Near the end of an approximately three-hour Buncombe County Board of Commissioners meeting on Dec. 5, about a dozen students from high schools in the county gathered around a microphone to make a point to their commissioners.
They held petitions with signatures from about 1,800 high school students, college students and community members who support establishing a deadline for the county and community to operate entirely from renewable energy sources. Representatives from several county high schools and UNC Asheville approached the microphone one after another to announce the total number of signatures they had gathered from their schools.
“Every time I asked someone to sign this, they were ready to get a copy of it and take it to all of their homerooms, all of their classes, all of their clubs, all of their sports in support of this bill,” a student from the School of Inquiry and Life Sciences at Asheville told the commissioners. “There are so many young people that are so ready to see the change that we’ve all been waiting for.”
Commissioners voted to establish formal goals on six issues: renewable energy, opioid abuse, affordable housing, early childhood education, justice resource support and the diversification of the community workforce. Of the six issues, renewable energy attracted the most input during the period of public comment set aside for the resolution.
The issue prompted spirited responses from the commissioners. “I was sort of teetering with this,” said Commissioner Al Whitesides, “but the one that really pulled me over was my grandson, who’s a sophomore in college in Texas. … Let’s face it, [young people] are the ones who are going to inherit this mess, and the least that we can do is start cleaning it up.”
Several commissioners, however, questioned the feasibility of the plan and weren’t optimistic about the timeframe established in the goals. “I brought my kids up with a saying: ‘Do you want it or do you need it?’” said Commissioner Robert Pressley. “We need 100 percent. I wish we could get there.”
Commissioner Mike Fryar expressed similar concerns “We can’t get there, young people,” he said. “I wish we could.”
Nevertheless, in a 4-3 vote, commissioners approved setting goals to make all county operations run on renewable energy sources by 2030 and all community operations run on renewable energy within 25 years. Fryar, Pressley and Commissioner Joe Belcher voted against the resolution. In addition to its renewable energy goals, commissioners approved the five other strategic initiatives on its list.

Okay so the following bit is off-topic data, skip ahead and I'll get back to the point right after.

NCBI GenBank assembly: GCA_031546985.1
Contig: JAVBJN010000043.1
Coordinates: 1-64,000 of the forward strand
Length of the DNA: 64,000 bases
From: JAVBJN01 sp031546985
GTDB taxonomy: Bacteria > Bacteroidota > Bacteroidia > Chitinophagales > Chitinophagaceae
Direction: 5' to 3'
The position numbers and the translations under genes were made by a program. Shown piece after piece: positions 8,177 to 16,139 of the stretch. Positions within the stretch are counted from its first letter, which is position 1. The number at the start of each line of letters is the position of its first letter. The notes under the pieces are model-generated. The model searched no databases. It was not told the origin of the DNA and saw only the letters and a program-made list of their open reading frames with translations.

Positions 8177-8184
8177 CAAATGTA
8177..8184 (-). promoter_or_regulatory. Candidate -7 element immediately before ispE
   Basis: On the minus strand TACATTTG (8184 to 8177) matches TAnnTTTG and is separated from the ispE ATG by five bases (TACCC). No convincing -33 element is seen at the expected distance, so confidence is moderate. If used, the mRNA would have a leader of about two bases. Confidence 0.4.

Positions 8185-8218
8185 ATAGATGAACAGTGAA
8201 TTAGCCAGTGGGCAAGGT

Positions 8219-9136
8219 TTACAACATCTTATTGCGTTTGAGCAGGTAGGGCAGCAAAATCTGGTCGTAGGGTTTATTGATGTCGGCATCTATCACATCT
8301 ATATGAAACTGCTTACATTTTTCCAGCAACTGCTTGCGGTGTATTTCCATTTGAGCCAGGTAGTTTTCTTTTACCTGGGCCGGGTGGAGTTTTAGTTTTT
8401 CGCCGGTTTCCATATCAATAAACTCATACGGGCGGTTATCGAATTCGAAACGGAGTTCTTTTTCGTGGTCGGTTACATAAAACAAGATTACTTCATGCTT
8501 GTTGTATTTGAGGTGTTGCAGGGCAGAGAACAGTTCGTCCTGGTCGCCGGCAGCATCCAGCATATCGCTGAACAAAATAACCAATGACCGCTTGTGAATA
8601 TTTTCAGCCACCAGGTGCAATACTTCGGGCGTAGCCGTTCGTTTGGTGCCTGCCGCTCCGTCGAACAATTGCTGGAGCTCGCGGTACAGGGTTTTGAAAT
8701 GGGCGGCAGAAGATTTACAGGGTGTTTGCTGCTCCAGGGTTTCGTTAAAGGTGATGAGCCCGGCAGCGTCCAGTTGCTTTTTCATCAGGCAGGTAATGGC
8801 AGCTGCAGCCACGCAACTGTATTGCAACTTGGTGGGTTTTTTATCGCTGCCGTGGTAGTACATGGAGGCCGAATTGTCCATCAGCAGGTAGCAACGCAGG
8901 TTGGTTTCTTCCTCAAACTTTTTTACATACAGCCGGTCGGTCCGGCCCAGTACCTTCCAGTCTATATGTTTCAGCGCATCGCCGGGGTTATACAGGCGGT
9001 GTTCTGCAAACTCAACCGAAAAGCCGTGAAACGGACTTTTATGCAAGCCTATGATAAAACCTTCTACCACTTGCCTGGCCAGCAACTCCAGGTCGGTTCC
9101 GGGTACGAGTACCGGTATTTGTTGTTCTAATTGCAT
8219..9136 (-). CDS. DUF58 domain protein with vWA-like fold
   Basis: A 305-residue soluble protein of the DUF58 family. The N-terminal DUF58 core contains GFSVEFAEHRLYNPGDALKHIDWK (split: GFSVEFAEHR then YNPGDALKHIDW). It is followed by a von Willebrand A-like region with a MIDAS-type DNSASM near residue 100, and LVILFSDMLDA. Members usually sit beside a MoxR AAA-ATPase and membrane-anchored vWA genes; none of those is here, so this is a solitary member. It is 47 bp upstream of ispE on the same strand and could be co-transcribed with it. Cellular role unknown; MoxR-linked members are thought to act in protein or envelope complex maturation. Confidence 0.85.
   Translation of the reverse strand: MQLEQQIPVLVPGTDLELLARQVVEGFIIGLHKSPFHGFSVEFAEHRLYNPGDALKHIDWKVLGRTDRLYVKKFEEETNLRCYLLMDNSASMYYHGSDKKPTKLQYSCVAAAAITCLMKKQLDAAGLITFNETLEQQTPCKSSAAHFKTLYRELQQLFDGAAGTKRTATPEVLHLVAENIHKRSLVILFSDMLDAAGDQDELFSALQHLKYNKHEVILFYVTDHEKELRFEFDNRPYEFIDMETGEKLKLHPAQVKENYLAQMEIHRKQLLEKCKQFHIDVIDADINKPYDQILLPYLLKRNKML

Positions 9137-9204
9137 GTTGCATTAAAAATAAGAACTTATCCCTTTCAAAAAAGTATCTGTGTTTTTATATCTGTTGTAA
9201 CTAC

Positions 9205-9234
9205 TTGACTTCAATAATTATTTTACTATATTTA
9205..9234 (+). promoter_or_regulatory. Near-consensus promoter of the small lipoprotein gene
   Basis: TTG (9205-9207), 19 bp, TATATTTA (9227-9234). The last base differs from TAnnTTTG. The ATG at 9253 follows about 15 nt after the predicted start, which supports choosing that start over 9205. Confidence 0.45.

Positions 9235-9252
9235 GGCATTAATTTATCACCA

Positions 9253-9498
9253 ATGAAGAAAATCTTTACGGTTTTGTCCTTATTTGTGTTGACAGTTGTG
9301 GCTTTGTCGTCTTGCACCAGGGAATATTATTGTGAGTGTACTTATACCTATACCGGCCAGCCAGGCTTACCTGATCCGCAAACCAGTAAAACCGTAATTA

County employees to get promised pay increase
County Manager Mandy Stone reported on the implementation of a 1.5 percent budget-neutral pay increase for the county’s lowest-paid employees. In 2016, the board approved a 3.5 percent pay increase, of which 2 percent went to all employees, and 1.5 percent was to be allocated at the discretion of the county manager.
Former County Manager Wanda Greene was tasked by the commission with giving that 1.5 percent raise to the county’s lowest-paid employees. She distributed more than $100,000 dollars in raises: 16 percent of that money went to county employees making less than $40,000, and 84 percent went to employees making more than $40,000 a year. Employees making six-figure salaries received 28 percent of all raise dollars. (See Raising questions: Past pay increases present puzzles, Xpress, Sept. 17.) Greene announced her retirement in May and is currently under investigation by the FBI.
“What we know is that the 1.5 [percent] went to a variety of employees,” Stone told commissioners at the Dec. 5 meeting. “Not all of them are lower-paid employees, so my intent tonight is to honor your direction and set right a past action that did not honor the intention of this board.”
The increase will become effective for 472 employees, a group that includes such positions as administrative assistants, court security and landfill employees, on Dec. 9. Those employees will also receive a one-time payment of $500 “because we’re not able to go back retroactively, and you clearly intended this adjustment to be effective July 1,” Stone said.
Commissioner Ellen Frost said the raise was the right thing to do. “In the last few months, Buncombe County employees have been, for lack of a better word, dragged through the mud,” she said. “People can drag commissioners through the mud all they want, but the employees are our backbone and they come to work tirelessly. They don’t care about political parties, and this was something that was promised to them a long, long time ago.”
In other business
- The Buncombe County Board of Commissioners approved a resolution appointing a five-member library board of trustees. Three members will come from one of each of the commission districts, and two will be selected at large. The board will serve as a general advisory group to the commission and to the community as well as serving as a means for the community to become more involved in library business.
- The commission approved a resolution moving its period of open public comment, which now happens at the beginning of the session, after “new business” on the meeting agenda, meaning public comment will now occur near the end of the meeting.